“They expect to come across their own humanity through your tragedy” – Hassan Blasim.

refugee-cover-400dpiThe UN High Commission on Refugees (UNHCR) is urging people, this month, to “read a book for World Refugee Day.” Surely, why not?¬†Books are, after all, an important mechanism of socio-narrative movement. They can help us take, as Refugee Week¬†promises in their tagline, “Different Pasts,” to knit together¬†a “Shared Future.”

But what sorts of books are we to read? The titles on the UNHCR recommendation lists aren’t necessarily recent, and they vary widely: There are novels about refugees from World Wars I and II; stories about women fleeing from contemporary spousal violence; refugees from Palestine in 1948; from Vietnam, Chile, and Sudan. In some ways, this diversity of tales seems useful in widening the discussions around¬†human movement.

But, as the¬†upcoming “Refugee Literature Workshop” asks, what does it mean to place such different narratives together under a single “refugee” umbrella? What does it mean for “refugee literature” to be placed outside a “national literature,” particularly when the latter¬†is not a literature of staying-put, but a literature of priveleged movement?

Some on the UNHCR list, such as Silent Night, Unholy Night: Refugee Stories, seem themselves to re-enact a sort of detention. They range their stories out in front of the reader, museum-like, and we watch from behind glass: shaking our heads, clicking our tongues, feeling ourselves blessed. We are not from Saudi Arabia, at least.

“All literature,” Youssef Rakha wrote in a recent essay for The Common,¬†“…remains an expression of the culture that produces it and a working-out of the power relations that control that culture.”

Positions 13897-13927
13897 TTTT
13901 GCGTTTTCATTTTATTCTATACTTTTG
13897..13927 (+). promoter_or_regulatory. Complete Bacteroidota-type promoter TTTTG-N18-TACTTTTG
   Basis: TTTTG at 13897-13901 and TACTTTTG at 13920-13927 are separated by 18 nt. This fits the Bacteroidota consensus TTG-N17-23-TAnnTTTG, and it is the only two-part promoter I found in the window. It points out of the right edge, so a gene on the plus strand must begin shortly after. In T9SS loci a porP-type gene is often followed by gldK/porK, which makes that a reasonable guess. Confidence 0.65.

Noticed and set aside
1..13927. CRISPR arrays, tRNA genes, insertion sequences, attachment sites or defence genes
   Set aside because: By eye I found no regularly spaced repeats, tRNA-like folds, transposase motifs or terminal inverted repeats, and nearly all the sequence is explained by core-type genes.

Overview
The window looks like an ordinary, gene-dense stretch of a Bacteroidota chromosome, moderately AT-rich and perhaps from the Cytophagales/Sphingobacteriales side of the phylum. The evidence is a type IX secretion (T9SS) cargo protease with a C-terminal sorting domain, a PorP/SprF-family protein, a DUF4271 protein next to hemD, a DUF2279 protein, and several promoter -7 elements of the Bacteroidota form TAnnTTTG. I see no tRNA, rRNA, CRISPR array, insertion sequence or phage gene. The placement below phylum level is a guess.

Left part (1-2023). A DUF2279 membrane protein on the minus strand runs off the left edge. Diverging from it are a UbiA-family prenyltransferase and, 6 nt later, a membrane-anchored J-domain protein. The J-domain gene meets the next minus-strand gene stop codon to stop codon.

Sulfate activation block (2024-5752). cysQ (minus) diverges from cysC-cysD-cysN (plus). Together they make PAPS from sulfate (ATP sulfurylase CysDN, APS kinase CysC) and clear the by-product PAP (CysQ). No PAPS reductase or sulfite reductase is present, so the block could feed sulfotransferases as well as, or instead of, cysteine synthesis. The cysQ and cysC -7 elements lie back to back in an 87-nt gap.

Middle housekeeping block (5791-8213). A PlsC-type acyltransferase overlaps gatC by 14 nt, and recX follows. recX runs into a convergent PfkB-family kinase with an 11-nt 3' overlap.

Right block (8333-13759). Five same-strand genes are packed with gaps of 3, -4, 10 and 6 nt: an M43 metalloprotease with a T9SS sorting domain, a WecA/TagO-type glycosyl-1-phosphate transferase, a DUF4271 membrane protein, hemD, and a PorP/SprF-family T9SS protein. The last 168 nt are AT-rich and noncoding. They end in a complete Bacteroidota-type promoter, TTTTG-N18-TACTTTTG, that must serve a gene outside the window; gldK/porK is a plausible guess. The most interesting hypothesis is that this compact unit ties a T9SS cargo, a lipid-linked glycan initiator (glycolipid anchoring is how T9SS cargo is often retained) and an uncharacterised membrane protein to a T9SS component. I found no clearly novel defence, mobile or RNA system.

Just so, the framing of¬†“refugee literature” often keeps it at the margins, reinforcing symbols and meanings that underpin¬†contemporary borders.¬†Still,¬†there is also the¬†minority literature that disrupts, such as the forthcoming¬†Refugee Tales,¬†edited by David Herd and Anna Pincus. In¬†Refugee Tales,¬†there is¬†a¬†clear¬†attempt¬†to wrestle¬†with power: to shift categories, change language, question itself, contest accepted¬†practices. As¬†Refugee Tales’¬†David Herd writes at the end of his afterword: “Whatever else, the language” — and how it binds up the ways we see or don’t see those people we call “refugees” — “needs to change.”

(Hopefully) disruptive events in the coming months:

June 10: A Country of Refuge Readings, London: The launch of A Country of Refuge: An Anthology of Writing on Asylum Seekers, edited by Lucy Popescu. Details here.

June 21, Welcome Literary Event, London: “Do join us for a diverse evening of literature, discussion, poetry, film, readings, theatre and performance with Ahmad Massoud, Taghrid Choucair-Vizoso, Hassan Abdulrazzak, Stephen Watts and Juan delGado with a screening of the film Journey into Memory by Hala Mohammad.” Details here.

July 3,¬†‚ÄúBeing Detained Indefinitely‚ÄĚ A Day of Thought, Performance and Action, Canterbury.¬†Details here.

July 8, Launch of¬†Refugee Tales,¬†London:¬† Ali Smith will read ‚ÄėThe Detainee‚Äôs Tale‚Äô and Billy Bragg will perform. Details here.

July 8,¬†Strangers: Jeremy Irons & Shakespeare, London: What would Shakespeare make of the refugee crisis?¬†He imagined Sir Thomas More delivering a powerful plea on the issue ‚Äď which Jeremy Irons has agreed to perform for us on Queen‚Äôs Walk directly outside the Southbank Centre.¬†It‚Äôs Shakespeare‚Äôs last surviving handwritten play script.Details here.

From two disruptive Iraqi writers:

Sargon Boulus:¬†‚ÄúA Refugee Tells‚Ä̬†(trans. Youssef Rakha)

Hassan Blasim: ‚ÄúA Refugee in the Paradise That is Europe‚Ä̬†(trans. Jonathan Wright)

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